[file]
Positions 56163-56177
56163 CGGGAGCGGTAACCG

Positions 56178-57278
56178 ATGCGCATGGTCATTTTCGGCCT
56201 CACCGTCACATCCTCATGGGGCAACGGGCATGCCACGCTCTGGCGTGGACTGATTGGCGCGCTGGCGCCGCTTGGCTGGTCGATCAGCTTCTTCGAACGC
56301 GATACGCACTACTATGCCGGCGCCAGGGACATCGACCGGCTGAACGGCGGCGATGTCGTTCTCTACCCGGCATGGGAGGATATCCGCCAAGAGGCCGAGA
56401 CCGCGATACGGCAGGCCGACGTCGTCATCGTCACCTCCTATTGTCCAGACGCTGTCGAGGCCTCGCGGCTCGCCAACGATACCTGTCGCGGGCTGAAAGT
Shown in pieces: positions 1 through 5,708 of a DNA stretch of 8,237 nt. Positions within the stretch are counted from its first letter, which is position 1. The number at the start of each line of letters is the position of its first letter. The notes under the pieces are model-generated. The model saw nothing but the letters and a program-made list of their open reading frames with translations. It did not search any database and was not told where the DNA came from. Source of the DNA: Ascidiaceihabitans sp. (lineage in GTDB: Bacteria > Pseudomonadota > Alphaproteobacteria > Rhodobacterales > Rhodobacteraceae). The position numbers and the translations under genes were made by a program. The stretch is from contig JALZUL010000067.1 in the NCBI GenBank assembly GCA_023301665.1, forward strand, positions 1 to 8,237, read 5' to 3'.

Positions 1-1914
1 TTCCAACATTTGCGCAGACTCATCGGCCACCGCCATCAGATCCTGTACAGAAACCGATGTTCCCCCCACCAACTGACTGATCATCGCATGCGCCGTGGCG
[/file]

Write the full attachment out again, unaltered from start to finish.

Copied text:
Positions 56163-56177
56163 CGGGAGCGGTAACCG

Positions 56178-57278
56178 ATGCGCATGGTCATTTTCGGCCT
56201 CACCGTCACATCCTCATGGGGCAACGGGCATGCCACGCTCTGGCGTGGACTGATTGGCGCGCTGGCGCCGCTTGGCTGGTCGATCAGCTTCTTCGAACGC
56301 GATACGCACTACTATGCCGGCGCCAGGGACATCGACCGGCTGAACGGCGGCGATGTCGTTCTCTACCCGGCATGGGAGGATATCCGCCAAGAGGCCGAGA
56401 CCGCGATACGGCAGGCCGACGTCGTCATCGTCACCTCCTATTGTCCAGACGCTGTCGAGGCCTCGCGGCTCGCCAACGATACCTGTCGCGGGCTGAAAGT
Shown in pieces: positions 1 through 5,708 of a DNA stretch of 8,237 nt. Positions within the stretch are counted from its first letter, which is position 1. The number at the start of each line of letters is the position of its first letter. The notes under the pieces are model-generated. The model saw nothing but the letters and a program-made list of their open reading frames with translations. It did not search any database and was not told where the DNA came from. Source of the DNA: Ascidiaceihabitans sp. (lineage in GTDB: Bacteria > Pseudomonadota > Alphaproteobacteria > Rhodobacterales > Rhodobacteraceae). The position numbers and the translations under genes were made by a program. The stretch is from contig JALZUL010000067.1 in the NCBI GenBank assembly GCA_023301665.1, forward strand, positions 1 to 8,237, read 5' to 3'.

Positions 1-1914
1 TTCCAACATTTGCGCAGACTCATCGGCCACCGCCATCAGATCCTGTACAGAAACCGATGTTCCCCCCACCAACTGACTGATCATCGCATGCGCCGTGGCG